Documentation 101: Eight Steps to Mastering your Next Audit

The experts at Packers Sanitation Services, Inc. offer these tools and strategies for assisting your team with audit compliance.

By Steve Weiland, PSSI Corporate Microbiologist

Mastering the complexities of documentation is a challenge across the food industry. In fact, audit compliance is the number one sanitation concern on the minds of food processing plant managers, according to a recent survey commissioned by Packers Sanitation Services, Inc. (PSSI). Thankfully, a few tools and strategies may help make compliance a little less of a headache.

Try these eight steps:

  1. Remember Your ABCs Regardless of the record-keeping system used, the most important things to remember are: Be accurate, brief, and clear. Audit documentation is a crucial step in the compliance process, so accuracy is essential. Being brief and clear will save time and provide more accessible insights for reviewers.
  2. Think Digital Digital technology has changed the food industry’s approach to documentation. Video and electronic recordkeeping capabilities make possible real-time documentation. PSSI, the nation’s number one contract sanitation provider, has an electronic reporting system, where sanitors can fill out electronic documents during the sanitation shift. PSSI’s switch to digital reports allows for efficient, daily inspection and compliance with procedures. At audit time, an auditor can easily download documents and verify that standards are being met.
  3. Secure Your Process Another aspect of electronic documentation is the security capabilities gained with password and encryption protection. Biosecurity and food security measures are being scrutinized more and more, and encryption capabilities can prevent sensitive information from being misused.
  4. Explore Templates Documentation time can be saved by using online templates.  Documents on food safety, HACCP, risk assessment and quality assurance can be great starting points for creating personalized reports. It’s good to review these packages to see if they are worth the expenditure of time and money. And, make sure templates can be tailored to your specific production and sanitation operation needs.
  5. Utilize Experts Sometimes, it can be valuable to collaborate with an experienced consulting firm or documentation expert. This can allow for outside input and documentation that’s personalized for specific aspects of your business.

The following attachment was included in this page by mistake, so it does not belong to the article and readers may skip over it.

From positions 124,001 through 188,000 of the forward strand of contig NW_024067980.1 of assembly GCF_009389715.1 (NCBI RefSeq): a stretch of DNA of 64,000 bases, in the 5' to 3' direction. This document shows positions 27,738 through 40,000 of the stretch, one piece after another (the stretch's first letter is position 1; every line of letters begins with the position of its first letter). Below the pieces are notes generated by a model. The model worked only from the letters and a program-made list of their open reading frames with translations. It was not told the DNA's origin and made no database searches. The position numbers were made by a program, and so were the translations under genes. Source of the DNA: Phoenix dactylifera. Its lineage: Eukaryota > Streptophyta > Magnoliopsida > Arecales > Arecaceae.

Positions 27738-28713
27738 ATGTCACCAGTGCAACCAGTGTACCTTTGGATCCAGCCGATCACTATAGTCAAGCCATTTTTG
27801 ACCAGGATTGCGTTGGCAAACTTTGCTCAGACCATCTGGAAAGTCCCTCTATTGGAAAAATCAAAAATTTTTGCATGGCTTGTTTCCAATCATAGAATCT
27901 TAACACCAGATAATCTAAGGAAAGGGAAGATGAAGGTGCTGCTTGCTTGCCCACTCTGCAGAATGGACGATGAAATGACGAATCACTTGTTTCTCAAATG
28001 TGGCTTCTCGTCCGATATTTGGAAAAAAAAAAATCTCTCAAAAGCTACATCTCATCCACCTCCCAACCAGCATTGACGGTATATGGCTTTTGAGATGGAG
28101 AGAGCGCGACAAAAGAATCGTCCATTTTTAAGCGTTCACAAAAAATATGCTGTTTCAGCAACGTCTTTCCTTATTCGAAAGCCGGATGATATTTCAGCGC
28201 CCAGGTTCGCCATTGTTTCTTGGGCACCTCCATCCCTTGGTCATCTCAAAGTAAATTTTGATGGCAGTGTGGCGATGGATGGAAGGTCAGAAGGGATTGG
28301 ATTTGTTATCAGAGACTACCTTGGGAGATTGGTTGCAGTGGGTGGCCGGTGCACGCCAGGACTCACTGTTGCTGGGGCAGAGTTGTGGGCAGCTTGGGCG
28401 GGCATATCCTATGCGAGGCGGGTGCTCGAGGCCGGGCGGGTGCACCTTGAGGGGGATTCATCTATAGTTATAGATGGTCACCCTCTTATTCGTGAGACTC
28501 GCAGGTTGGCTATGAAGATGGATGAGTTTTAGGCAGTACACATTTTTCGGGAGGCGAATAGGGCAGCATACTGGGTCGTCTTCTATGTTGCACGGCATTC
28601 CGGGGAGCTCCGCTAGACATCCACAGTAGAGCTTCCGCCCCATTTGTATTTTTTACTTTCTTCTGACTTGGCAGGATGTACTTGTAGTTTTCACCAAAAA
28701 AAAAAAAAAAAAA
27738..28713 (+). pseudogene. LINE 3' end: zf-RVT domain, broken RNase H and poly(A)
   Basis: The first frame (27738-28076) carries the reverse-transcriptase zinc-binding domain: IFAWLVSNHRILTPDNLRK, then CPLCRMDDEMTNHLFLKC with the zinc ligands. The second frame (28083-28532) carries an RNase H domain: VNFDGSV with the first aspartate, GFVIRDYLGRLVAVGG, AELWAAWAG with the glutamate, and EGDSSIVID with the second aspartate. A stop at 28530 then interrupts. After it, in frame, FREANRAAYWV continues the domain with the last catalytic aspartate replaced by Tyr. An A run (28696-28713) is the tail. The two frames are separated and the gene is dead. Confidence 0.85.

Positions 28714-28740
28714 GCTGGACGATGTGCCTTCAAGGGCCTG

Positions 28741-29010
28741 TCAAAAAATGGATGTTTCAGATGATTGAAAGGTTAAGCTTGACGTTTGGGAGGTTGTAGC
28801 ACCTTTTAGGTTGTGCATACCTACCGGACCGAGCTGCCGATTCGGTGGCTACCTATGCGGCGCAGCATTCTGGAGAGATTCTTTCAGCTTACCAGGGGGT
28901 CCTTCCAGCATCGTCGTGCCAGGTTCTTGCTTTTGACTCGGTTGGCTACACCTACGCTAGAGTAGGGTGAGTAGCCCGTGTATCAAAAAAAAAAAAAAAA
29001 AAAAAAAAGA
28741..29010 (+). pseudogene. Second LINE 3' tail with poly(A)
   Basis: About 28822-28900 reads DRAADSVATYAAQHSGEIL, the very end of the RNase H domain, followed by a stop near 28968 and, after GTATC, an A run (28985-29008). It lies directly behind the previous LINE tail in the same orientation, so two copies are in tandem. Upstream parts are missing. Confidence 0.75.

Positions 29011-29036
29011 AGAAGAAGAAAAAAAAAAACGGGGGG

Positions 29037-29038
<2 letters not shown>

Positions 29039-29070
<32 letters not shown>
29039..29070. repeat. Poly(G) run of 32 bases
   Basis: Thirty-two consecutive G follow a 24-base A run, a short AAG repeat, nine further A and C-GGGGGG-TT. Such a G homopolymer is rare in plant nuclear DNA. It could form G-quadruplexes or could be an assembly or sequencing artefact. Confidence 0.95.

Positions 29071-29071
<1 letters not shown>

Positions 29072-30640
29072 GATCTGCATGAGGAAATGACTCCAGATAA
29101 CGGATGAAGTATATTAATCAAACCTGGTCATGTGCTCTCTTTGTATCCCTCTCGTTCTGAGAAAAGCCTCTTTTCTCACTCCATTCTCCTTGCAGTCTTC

6. Be Specific The Food and Drug Administration (FDA) has recently investigated many cases of mislabeled or undeclared allergens, some leading to product recalls. These incidents seem to be reported with an alarming frequency and can be costly and damaging to your company’s reputation. Adding specific allergen-containing ingredients to a production line requires a comprehensive effort to accurately and completely address all production documents, label declarations, cleaning procedures and quality assurance programs. To avoid investigation and recall, your company needs to have specific allergen controls, and the supporting documentation in place.
  7. Reveal Traceability One of the most important aspects of an audit is being able to trace all documents and forms back to each phase of food production. Traceability and proof must be part of a company’s food safety plan and associated documentation.
  8. Practice Makes Perfect To evaluate the effectiveness of your record management system, conduct an internal “mock” recall exercise. Find out how easy or difficult it is to retrieve a document at any step and demonstrate preventative controls. This will identify any gaps in your system. Without full document traceability and security, your business may be at risk.

Documentation doesn’t need to be as difficult as it seems. The experts at PSSI help manage sanitation compliance so that each step is made easier come audit-time.

Editor’s Note: This post was sponsored by PSSI. To learn how PSSI can help you manage your company’s sanitation program for audit-readiness, visit www.redefinecleanpssi.com.

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